Space Station image

NASA released this photo of Category 4 Hurricane Harvey as it was observed by astronauts aboard the International Space Station.

By Randy Lee Loftis
Texas Climate News

Hurricanes such as the Category 4 Harvey are mobile, short-lived and violent – so they’re not easy laboratories for studying their relationship with climate change. There’s still much that scientists can’t say for sure.

But they are nailing down more answers. Here are some excerpts from a draft report on the state of climate science from experts in federal agencies and universities.

From that report:

Human activities have contributed substantially to observed ocean–atmosphere variability in the Atlantic Ocean (medium confidence), and these changes have contributed to the observed upward trend in North Atlantic hurricane activity since the 1970s (medium confidence). Both theory and numerical modeling simulations (in general) indicate an increase in tropical cyclone (TC) intensity in a warmer world, and the models generally show an increase in the number of very intense TCs.

Translation: Greenhouse gas emissions, land-use changes and other human activities seem to have disrupted the long-term interaction of the Atlantic Ocean and the atmosphere. This, in turn, seems to have been a factor in an observed increase in North Atlantic hurricanes in the past several decades.

As the world heats up, the North Atlantic is expected to see more hurricanes – and more of them will be very intense.

From the draft report:

There is no consensus on the relative magnitude of human and natural influences on past changes in hurricane activity. … There is still low confidence that any reported long-term (multidecadal to centennial) increases in TC activity are robust, after accounting for past changes in observing capabilities … This is not meant to imply that no such increases have occurred, but rather that the data are not of a high enough quality to determine this with much confidence.

Translation: Despite the big picture conclusions, scientists can’t assign percentages of blame to people or nature. Models use different methods and unknowns are still large. More and better data, collected over a longer time, could clarify the trends.

From the draft report:

Extreme rainfall from U.S. landfalling tropical cyclones has been higher in recent years (1994–2008) than the long-term historical average, even accounting for temporal changes in storm frequency. …  Confidence is rated as high in tropical cyclone rainfall projections and medium in intensity projections since there are a number of publications supporting these overall conclusions, fairly well-established theory, general consistency among different studies, varying methods used in studies, and still a fairly strong consensus among studies. However, a limiting factor for confidence in the results is the lack of a supporting detectable anthropogenic contribution in observed tropical cyclone data.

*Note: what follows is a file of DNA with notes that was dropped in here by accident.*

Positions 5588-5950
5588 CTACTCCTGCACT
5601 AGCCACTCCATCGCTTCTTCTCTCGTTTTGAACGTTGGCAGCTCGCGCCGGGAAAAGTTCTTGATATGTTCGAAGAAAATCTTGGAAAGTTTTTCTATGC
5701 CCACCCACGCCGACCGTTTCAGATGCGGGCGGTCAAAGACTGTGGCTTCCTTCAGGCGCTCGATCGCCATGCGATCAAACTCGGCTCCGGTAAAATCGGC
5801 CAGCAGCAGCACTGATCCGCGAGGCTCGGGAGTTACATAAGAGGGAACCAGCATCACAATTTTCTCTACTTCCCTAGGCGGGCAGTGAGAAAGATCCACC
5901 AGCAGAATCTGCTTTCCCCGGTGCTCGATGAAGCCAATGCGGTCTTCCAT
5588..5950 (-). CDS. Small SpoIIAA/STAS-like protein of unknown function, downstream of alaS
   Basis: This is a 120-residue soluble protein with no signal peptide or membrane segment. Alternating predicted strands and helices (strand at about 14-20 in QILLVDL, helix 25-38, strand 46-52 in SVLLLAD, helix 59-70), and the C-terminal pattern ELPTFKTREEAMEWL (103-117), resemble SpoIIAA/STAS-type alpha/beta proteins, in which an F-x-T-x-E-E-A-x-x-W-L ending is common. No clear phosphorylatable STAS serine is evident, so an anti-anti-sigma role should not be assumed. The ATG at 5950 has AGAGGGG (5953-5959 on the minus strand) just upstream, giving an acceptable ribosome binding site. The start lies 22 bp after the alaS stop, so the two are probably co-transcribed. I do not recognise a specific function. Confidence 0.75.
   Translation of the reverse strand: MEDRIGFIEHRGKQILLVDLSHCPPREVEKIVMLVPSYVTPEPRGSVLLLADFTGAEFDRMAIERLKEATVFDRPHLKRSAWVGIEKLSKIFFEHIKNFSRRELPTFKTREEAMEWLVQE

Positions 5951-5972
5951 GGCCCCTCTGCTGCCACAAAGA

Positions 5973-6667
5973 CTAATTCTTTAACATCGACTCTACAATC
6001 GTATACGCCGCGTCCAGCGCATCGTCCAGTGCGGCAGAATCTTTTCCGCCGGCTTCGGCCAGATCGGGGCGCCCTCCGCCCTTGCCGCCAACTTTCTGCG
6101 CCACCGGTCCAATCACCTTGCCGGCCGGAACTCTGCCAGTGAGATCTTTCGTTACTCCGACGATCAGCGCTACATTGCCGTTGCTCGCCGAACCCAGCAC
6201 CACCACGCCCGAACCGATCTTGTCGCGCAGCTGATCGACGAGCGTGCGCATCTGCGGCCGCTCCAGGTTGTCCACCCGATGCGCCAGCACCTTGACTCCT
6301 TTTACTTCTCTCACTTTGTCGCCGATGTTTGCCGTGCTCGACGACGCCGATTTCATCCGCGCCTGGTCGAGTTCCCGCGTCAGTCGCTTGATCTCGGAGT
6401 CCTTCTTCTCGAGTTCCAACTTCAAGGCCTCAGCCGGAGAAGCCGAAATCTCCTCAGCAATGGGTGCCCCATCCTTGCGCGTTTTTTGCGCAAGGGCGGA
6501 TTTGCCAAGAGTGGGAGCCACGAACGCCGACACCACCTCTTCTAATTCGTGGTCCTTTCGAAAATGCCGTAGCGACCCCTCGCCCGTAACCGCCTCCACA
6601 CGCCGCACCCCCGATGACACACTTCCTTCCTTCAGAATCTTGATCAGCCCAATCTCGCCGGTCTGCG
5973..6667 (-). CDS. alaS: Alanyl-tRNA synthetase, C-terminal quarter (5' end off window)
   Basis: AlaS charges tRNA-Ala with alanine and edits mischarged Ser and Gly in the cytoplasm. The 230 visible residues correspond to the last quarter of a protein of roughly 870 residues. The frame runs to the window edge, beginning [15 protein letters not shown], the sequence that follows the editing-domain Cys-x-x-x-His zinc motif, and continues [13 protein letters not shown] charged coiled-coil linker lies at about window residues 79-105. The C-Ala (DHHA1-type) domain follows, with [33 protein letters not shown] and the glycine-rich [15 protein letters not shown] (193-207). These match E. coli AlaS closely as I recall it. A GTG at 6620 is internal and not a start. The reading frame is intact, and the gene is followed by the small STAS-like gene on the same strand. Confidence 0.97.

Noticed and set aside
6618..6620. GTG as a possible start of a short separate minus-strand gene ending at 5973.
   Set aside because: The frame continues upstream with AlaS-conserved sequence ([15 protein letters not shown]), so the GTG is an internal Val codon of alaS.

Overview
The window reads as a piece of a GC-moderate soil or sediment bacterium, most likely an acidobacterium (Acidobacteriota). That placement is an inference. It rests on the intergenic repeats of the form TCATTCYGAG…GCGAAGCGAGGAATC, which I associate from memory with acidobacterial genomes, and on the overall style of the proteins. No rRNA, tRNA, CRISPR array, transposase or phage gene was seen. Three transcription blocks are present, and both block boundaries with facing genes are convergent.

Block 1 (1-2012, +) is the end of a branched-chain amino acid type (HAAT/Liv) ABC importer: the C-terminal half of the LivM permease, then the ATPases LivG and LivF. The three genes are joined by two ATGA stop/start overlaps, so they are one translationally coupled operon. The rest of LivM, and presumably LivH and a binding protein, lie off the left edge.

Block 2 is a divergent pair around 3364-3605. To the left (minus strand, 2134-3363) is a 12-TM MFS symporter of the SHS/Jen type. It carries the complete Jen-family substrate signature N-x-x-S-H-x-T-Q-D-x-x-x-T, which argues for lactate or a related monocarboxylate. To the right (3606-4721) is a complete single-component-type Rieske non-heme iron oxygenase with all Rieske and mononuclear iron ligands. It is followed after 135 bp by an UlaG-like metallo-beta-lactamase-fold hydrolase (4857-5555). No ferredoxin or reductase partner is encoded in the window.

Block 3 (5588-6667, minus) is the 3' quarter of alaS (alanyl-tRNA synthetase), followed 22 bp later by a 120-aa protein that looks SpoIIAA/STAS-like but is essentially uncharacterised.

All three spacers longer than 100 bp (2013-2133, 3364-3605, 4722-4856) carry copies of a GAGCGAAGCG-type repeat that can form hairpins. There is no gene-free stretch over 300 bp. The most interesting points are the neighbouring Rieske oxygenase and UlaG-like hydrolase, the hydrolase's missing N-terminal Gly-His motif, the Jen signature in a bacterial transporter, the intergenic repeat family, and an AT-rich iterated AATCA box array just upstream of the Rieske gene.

Translation: Hurricanes that reach the U.S. shores are dumping a lot more rain. Scientists are pretty sure that tropical storm rains will keep increasing, and somewhat sure that they’ll grow more intense. They would speak more confidently if they could clear up uncertainties on how much of a role people’s activities played in past hurricanes.

From the draft report:

A projected increase in the intensity of hurricanes in the North Atlantic could increase the probability of extreme flooding along most of the U.S. Atlantic and Gulf Coast States beyond what would be projected based solely on RSL [relative sea level] rise. … In addition, RSL increases are projected to cause a nonlinear increase in storm surge heights in shallow bathymetry environments and extend wave propagation and impacts landward.

Translation: With stronger hurricanes, people in Gulf Coast states, such as Texas, could see extreme flooding more often – and where the coast is fairly flat, as in Texas, the flooding is expected to reach farther inland.

From the draft report:

However, there is low confidence in the magnitude of the increase in intensity and the associated flood-risk amplification, and it could be offset or amplified by other factors, such as changes in storm frequency or tracks.

Translation: But scientists are not sure how much worse the flooding could get, since lots of things influence what happens in any one storm – such as Harvey.


Randy Lee Loftis is a senior editor of Texas Climate News.

Image credit: NASA